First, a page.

Creating Heroes from Scratch - Part 1 by Jakkar - Mania.com



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Creating Heroes from Scratch - Part 1 by Jakkar

By Adam Thur     November 30, 2002

A Tutorial ByJakkar

So you want to draw a real nice super-hero, but you don't have any good base models to use?you know what you want it to look like, but you don't know where you can get a picture of someonein the right pose without tons of Frankenstiening. Well If you were Alex Ross, you'd just sit back andpaint a work of art within moments. Unfortunately, neither you nor I are Alex Ross, so here's a way toget by without a base model. (I'm using Adobe Photoshop V 6.0)


Click All Thumbnails for larger images

First, you need to have a good idea of what kind of pose you want. Is the person flying, fighting, or just standing there? first, select your image size, and then make a layer with a simple color (I used white) Make another layer and select the line tool and black color for the lines. start making a very basic stick figure, just so you know where the head is,where the arms are positioned, etc. This really shouldn't take more than an few seconds. It's OK if you slipup here or there. Just try to get the basic layout that you want.

Now take the basic stick figure and add to it. Draw simple lines showing where arm muscles neck, and other body partswould be, and giving you the idea of ordering (is the one leg behind the other? etc) this is a good place to makesure that your figure is proportionate. If not, you can erase the section that is out of scale and redraw it. By now, you have a pretty good ideaof the look of your figure. You can also add smaller details like stomach muscles, and where clothing will go. Also you can layoutthe face here too (where the mouth, ears, nose, etc goes) NOTICE: This takes awhile to get good at, so keep practicing.

Now we use one of our most powerful tools around, the polygon lasso select tool.. First create a new layer above the stick figure. Then with this tool you trace a smoother outline of you stick figure. One section at a timeone layer per section. I started with the chest. using the lasso tool I traced the basic outline of his chest and made it a bit rounder. Then using paint bucket I fill the selected area with a fleshy color. Note: make sure you name your layers. This way you won't have to figure out what "Layer #42" is.It's much easier to figure out what "layer L_Arm" is..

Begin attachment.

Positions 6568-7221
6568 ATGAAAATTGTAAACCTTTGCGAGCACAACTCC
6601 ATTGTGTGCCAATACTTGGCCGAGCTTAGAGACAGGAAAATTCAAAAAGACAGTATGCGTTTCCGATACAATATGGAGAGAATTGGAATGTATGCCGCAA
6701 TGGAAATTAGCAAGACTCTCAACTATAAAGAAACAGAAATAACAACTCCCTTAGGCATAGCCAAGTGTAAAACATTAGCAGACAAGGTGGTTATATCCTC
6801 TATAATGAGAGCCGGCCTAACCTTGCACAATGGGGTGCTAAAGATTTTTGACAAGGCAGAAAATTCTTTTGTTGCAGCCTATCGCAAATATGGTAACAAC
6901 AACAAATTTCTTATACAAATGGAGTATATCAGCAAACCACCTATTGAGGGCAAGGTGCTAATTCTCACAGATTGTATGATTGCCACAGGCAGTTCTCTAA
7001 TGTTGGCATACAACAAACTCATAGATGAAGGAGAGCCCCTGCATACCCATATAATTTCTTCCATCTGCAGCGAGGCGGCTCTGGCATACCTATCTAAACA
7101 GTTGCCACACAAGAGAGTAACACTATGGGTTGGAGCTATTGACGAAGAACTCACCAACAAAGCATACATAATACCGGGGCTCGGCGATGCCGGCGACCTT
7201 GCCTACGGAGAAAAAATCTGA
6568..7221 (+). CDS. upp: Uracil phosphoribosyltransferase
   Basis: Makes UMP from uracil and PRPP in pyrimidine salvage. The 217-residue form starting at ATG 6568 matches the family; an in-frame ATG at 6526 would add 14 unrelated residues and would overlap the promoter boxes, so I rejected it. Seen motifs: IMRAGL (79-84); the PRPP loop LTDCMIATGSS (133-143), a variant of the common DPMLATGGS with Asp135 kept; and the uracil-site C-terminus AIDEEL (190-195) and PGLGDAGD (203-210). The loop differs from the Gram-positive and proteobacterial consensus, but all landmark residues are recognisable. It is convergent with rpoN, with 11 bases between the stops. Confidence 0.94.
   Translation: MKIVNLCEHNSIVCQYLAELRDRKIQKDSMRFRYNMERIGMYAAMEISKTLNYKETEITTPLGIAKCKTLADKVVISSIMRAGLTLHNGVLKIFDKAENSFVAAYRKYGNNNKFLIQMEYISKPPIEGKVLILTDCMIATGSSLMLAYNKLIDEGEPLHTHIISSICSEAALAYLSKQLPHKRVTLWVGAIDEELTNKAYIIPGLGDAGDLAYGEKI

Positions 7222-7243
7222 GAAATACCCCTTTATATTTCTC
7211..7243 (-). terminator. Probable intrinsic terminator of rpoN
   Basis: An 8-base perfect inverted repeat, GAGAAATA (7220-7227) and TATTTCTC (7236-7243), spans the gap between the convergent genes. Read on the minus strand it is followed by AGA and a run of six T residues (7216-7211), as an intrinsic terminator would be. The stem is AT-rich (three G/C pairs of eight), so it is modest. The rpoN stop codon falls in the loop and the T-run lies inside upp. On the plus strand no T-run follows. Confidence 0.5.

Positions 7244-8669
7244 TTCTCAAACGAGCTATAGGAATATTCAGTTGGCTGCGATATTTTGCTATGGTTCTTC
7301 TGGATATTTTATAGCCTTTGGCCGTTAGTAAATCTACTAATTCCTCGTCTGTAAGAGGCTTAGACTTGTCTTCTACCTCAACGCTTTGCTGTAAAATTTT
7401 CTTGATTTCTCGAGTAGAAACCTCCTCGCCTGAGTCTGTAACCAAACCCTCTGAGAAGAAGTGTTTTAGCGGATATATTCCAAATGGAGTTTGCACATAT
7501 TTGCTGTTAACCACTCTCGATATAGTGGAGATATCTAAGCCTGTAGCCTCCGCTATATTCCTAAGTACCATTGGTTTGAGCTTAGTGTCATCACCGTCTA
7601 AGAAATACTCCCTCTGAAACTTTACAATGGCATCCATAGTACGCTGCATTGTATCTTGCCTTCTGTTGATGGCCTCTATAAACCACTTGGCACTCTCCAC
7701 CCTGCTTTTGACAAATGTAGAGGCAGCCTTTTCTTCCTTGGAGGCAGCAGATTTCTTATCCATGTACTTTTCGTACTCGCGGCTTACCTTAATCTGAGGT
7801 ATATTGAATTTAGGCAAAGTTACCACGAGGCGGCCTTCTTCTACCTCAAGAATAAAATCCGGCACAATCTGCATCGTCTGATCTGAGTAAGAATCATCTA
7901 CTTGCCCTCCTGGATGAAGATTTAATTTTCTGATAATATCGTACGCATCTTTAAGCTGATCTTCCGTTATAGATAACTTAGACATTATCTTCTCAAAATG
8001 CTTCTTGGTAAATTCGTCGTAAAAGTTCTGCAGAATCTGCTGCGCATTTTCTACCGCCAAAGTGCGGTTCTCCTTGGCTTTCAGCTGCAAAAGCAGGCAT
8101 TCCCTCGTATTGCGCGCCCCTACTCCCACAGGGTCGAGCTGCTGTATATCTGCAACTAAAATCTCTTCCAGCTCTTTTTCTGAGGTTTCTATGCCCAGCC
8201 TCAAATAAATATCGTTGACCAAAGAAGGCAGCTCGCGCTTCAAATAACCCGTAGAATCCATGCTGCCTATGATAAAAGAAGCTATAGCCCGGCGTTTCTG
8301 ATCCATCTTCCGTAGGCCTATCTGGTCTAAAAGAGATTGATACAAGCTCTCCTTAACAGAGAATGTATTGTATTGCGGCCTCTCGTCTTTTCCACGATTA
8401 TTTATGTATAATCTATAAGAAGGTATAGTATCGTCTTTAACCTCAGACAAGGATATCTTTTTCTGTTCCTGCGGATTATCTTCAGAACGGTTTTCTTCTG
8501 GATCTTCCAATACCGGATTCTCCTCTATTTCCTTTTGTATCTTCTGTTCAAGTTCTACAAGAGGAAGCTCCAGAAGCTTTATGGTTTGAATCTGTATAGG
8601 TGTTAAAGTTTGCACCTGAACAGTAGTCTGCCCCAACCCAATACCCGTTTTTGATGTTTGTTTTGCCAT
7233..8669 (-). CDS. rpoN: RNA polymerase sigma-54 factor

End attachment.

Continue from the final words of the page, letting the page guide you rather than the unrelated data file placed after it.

Now that we have a basic chest shape out on one layer we can give it some details. One of the main reasons why Iuse a different layer for each section is that you can easly select ONLY that section with a click on the layer while holding the CTRL button.This saves you lots of time goofing around trying to re-select a section.(works in Adobe Photoshop). Now for giving detail, I use the BURN/DODGEtool. This way I give the torso some shading, and definition. While doing this always to to keep track of what type of lighting you will have. I have chosen to have my light source on the left side. (if you want, you can make another layer with a colored circle to keep track of where the light will be from.

I'll admit that I've skipped a few steps here. But it's mainly a repetition of that last step. Make a new layer, lasso a section of the stick figure, fill it inwith a flesh color, then detail it with the BURN/DODGE tool. But to mention briefly, to make your sections more rounded, you can use the erase tool and remove thesharp edges of your sections. and if your outside edges look too jagged, try the SMUDGE tool at a low setting (10%) and trace the outside of the section. This works pretty wellfor me. Now we have a nice blank model. ready for a face, and some clothes.

Now for the face. If you are up to it you can do it from scratch using the lines on your stick figure's head as a guideline. Or you can take somebody's head and plop it on.I did a mixture of the two. The original picture is of some guy. It was a thumbnail and had no quality to it. But this will give me good lighting, and I used some smudging and repainting to make his face line up with my guidelines. (Trust me, when we're done, it won't look anything like what he originally did!) Now it's time to get this guy clothed up!

Until now I've had no idea which superhero this was gonna be, But when I added that curl to the hair, it hit me. SUPERMAN!Well I guess we'll have to get him his uniform. Create a new layer on top of all the other layers. Now to make sure it fits, select eachlayer section while holding CTRL + SHIFT this will select each section's area. Now click on the new layer, make sure your selection isstill there, and use the paint bucket to fill in the area. To open areas of the costume up (like the ends of the sleaves) you can either erase the section to reveal the model parts underneath. From here I'll remove the material from the neck up and from the wrists down.

OK we now have the basic longjohns look for Superman, now we can add some details to his outfit. Like with the other parts of the model, I used the DODGE/BURN toolto highlight and shade areas of the costume to give it depth. you can make the layer semi-transparent to see where the shading is on your model, and use that to matchon your costume. once your done, remove the layer's transparency. You then get and nicely shaded costume. Now I've added a belt and some undies for oldsupes. This was done by using the lasso tool on a new layer, and sectioning off an area and once again, using the paint bucket, DODGE/ BURN tools, I get the belt and other clothes.

Click here to continue on to Part II...

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